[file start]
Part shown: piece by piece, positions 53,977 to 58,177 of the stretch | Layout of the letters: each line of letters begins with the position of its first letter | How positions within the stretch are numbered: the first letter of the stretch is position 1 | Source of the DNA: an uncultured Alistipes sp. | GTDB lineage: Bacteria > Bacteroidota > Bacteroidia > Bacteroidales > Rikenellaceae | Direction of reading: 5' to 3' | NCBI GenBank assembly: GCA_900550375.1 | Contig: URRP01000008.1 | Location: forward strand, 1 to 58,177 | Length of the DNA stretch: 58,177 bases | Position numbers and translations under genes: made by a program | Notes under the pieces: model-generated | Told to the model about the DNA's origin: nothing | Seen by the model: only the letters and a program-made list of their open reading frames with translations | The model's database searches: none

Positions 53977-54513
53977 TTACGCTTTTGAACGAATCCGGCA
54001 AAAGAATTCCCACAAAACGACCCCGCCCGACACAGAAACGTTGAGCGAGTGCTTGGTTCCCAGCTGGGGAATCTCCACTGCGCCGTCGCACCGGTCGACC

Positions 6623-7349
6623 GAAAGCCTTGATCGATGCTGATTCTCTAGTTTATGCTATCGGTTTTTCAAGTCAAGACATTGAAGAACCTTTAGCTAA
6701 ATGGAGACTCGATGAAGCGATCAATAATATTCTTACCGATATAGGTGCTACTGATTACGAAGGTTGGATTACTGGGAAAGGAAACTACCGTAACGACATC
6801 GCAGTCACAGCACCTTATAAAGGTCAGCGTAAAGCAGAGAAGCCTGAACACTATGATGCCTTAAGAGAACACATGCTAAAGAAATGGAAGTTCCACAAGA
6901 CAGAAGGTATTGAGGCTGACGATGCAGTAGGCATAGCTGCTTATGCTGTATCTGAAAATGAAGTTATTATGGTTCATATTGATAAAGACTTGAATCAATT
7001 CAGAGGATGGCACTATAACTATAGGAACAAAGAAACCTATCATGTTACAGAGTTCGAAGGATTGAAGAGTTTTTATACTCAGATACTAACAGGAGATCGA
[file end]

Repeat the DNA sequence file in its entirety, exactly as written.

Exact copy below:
Part shown: piece by piece, positions 53,977 to 58,177 of the stretch | Layout of the letters: each line of letters begins with the position of its first letter | How positions within the stretch are numbered: the first letter of the stretch is position 1 | Source of the DNA: an uncultured Alistipes sp. | GTDB lineage: Bacteria > Bacteroidota > Bacteroidia > Bacteroidales > Rikenellaceae | Direction of reading: 5' to 3' | NCBI GenBank assembly: GCA_900550375.1 | Contig: URRP01000008.1 | Location: forward strand, 1 to 58,177 | Length of the DNA stretch: 58,177 bases | Position numbers and translations under genes: made by a program | Notes under the pieces: model-generated | Told to the model about the DNA's origin: nothing | Seen by the model: only the letters and a program-made list of their open reading frames with translations | The model's database searches: none

Positions 53977-54513
53977 TTACGCTTTTGAACGAATCCGGCA
54001 AAAGAATTCCCACAAAACGACCCCGCCCGACACAGAAACGTTGAGCGAGTGCTTGGTTCCCAGCTGGGGAATCTCCACTGCGCCGTCGCACCGGTCGACC

Positions 6623-7349
6623 GAAAGCCTTGATCGATGCTGATTCTCTAGTTTATGCTATCGGTTTTTCAAGTCAAGACATTGAAGAACCTTTAGCTAA
6701 ATGGAGACTCGATGAAGCGATCAATAATATTCTTACCGATATAGGTGCTACTGATTACGAAGGTTGGATTACTGGGAAAGGAAACTACCGTAACGACATC
6801 GCAGTCACAGCACCTTATAAAGGTCAGCGTAAAGCAGAGAAGCCTGAACACTATGATGCCTTAAGAGAACACATGCTAAAGAAATGGAAGTTCCACAAGA
6901 CAGAAGGTATTGAGGCTGACGATGCAGTAGGCATAGCTGCTTATGCTGTATCTGAAAATGAAGTTATTATGGTTCATATTGATAAAGACTTGAATCAATT
7001 CAGAGGATGGCACTATAACTATAGGAACAAAGAAACCTATCATGTTACAGAGTTCGAAGGATTGAAGAGTTTTTATACTCAGATACTAACAGGAGATCGA